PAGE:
We’ve all seen the “No Shirt, No Shoes, No Service” signs.
They’ve really never made a whole lot of sense.
It’s always shirts/shoes, shoes/shirts, irrevocably linked.
If you ask a place why they are banning bare feet, they’ll tell you “safety”, yet there is no safety issue associated with going shirtless.
You’ll also hear people, contrary-wise, saying that nobody wants to see your bare feet or your bare chest, and that that’s why you should put some shoes on. Yet, these same people seem to have no problem with sandals or flip-flops, which expose just as much of the foot (when standing or walking) as being barefoot.
I suspect that the long-term linkage tells us a lot about the origins of the signs. Of course, they showed up in the late 1960s/early 1970s. And what else showed up in the late 1960s/early 1970s?
Shirtless, shoeless hippies.
The signs were there to keep out counterculture hippies because some store owners were simply offended by the whole ideas. Then the signs stayed up after the hippie movement waned, and then still later people forgot why they were they, and started making up mythic explanations that they were there for safety (and not thinking hard enough about how shirts are unrelated to safety).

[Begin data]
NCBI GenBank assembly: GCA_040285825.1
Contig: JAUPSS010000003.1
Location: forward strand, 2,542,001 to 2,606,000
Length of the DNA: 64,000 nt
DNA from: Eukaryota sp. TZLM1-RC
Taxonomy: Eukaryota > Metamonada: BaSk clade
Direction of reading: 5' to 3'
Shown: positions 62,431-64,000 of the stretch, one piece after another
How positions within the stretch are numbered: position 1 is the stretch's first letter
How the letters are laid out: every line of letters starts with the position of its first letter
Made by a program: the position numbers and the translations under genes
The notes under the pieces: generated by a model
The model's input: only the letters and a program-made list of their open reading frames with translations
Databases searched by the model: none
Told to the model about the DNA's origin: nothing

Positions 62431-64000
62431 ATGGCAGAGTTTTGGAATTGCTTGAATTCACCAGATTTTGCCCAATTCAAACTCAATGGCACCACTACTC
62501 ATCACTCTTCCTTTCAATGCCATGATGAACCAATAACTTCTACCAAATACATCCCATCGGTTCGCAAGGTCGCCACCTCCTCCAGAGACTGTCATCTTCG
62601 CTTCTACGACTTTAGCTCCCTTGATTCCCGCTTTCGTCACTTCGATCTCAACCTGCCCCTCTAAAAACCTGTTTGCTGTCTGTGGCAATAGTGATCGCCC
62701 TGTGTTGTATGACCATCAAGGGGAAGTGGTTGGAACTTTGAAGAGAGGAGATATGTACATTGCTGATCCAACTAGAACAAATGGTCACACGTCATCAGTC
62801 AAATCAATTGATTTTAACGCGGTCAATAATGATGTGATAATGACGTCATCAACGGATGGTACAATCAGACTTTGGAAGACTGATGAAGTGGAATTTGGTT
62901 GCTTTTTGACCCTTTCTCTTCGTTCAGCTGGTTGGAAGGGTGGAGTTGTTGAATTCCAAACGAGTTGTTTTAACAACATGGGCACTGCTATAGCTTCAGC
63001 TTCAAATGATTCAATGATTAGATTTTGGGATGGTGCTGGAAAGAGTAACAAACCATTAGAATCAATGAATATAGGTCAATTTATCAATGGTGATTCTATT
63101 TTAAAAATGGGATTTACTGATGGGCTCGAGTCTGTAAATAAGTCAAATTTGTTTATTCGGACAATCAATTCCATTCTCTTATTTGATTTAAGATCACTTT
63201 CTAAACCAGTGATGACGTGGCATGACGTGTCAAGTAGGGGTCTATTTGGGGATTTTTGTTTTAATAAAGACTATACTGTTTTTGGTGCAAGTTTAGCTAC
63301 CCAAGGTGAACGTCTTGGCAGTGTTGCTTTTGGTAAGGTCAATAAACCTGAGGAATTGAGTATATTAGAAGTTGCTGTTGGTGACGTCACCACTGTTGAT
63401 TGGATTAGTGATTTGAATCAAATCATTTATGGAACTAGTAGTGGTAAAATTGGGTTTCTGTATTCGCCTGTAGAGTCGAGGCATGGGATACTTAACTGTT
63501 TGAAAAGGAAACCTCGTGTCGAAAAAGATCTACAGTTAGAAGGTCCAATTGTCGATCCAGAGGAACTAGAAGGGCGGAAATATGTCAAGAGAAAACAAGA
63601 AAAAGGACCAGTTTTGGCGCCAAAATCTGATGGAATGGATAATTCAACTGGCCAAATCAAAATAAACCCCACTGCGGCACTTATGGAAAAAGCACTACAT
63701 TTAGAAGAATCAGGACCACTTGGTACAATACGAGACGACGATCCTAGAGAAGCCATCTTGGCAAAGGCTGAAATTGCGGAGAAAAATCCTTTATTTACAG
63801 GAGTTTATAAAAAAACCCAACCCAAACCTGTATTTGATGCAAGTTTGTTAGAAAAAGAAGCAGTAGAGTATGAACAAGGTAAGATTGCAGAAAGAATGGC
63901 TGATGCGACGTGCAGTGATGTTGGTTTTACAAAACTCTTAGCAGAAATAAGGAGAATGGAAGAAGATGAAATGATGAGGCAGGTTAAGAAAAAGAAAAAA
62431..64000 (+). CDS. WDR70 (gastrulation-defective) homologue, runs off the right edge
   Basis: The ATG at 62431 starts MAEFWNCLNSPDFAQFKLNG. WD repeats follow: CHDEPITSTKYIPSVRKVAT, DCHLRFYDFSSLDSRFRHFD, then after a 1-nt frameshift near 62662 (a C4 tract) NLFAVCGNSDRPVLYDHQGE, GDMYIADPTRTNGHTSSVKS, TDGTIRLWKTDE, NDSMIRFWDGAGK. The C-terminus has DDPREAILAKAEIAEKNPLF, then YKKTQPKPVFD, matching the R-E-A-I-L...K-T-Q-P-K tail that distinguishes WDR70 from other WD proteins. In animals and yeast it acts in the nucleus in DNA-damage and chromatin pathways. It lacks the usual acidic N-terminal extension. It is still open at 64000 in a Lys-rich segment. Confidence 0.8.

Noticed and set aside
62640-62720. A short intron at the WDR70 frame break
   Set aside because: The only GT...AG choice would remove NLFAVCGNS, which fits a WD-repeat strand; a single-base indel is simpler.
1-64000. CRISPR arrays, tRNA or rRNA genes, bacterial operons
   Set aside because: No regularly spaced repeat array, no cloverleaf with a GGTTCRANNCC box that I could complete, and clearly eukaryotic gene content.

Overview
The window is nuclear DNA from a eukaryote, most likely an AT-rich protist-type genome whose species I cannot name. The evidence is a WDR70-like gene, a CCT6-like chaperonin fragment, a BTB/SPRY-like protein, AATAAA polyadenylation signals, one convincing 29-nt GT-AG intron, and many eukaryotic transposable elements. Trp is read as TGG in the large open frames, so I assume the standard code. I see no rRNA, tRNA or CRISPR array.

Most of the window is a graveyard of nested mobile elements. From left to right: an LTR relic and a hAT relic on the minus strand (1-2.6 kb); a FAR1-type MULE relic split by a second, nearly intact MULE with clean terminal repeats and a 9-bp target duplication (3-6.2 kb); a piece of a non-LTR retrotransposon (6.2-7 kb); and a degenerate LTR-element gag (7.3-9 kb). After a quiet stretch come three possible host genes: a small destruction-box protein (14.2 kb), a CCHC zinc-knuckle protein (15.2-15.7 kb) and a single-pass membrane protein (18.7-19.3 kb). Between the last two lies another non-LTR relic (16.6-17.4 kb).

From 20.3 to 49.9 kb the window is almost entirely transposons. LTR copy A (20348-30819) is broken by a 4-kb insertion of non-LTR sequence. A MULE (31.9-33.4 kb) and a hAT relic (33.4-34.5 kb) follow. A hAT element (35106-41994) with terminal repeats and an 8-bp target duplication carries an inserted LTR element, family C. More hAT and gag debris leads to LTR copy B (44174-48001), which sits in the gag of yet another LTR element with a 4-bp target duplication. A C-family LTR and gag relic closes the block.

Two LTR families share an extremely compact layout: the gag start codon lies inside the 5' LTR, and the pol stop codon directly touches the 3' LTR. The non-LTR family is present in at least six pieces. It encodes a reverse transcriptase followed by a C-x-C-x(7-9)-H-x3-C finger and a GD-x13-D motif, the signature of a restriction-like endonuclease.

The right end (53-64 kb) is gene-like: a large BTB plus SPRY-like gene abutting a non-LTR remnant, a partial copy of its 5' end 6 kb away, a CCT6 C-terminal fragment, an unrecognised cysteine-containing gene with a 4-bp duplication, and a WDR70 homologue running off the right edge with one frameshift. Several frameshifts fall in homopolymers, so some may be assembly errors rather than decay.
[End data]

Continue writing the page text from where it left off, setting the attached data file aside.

That’s a long introduction to show you a picture.
A fellow barefooter was recently on a Caribbean cruise. Now, on cruises you can generally go barefoot the whole time. About the only time shoes are required is during formal dinner, but if you do want to take advantage of that (you’re paying for it), you need footwear for that.
But not much else.
And on the Caribbean islands you can go barefoot, too.
Which brings us to the sign. This was a sign that our barefooter saw on St. Lucia.
It’s tempting to think that the sign is there because the business owner was responding to business needs. If a good portion of your customers are barefoot, it would be stupid to make up a silly rule to keep them away. But, even on the islands, if you look around, you’ll see that most people wear shoes most of the time (for some odd reason).
So, let’s credit the sign to an owner who thought things through, and didn’t see the need for a silly barefoot prohibition.
(The contrarian in me suggests that the store would not collapse if an occasional shirtless person were there, though. And in general, that kind of sign is really rather rude.)
But hey, let’s applaud even this minor effort and improvement.
[H/T and Photo Credit: Tom Madura]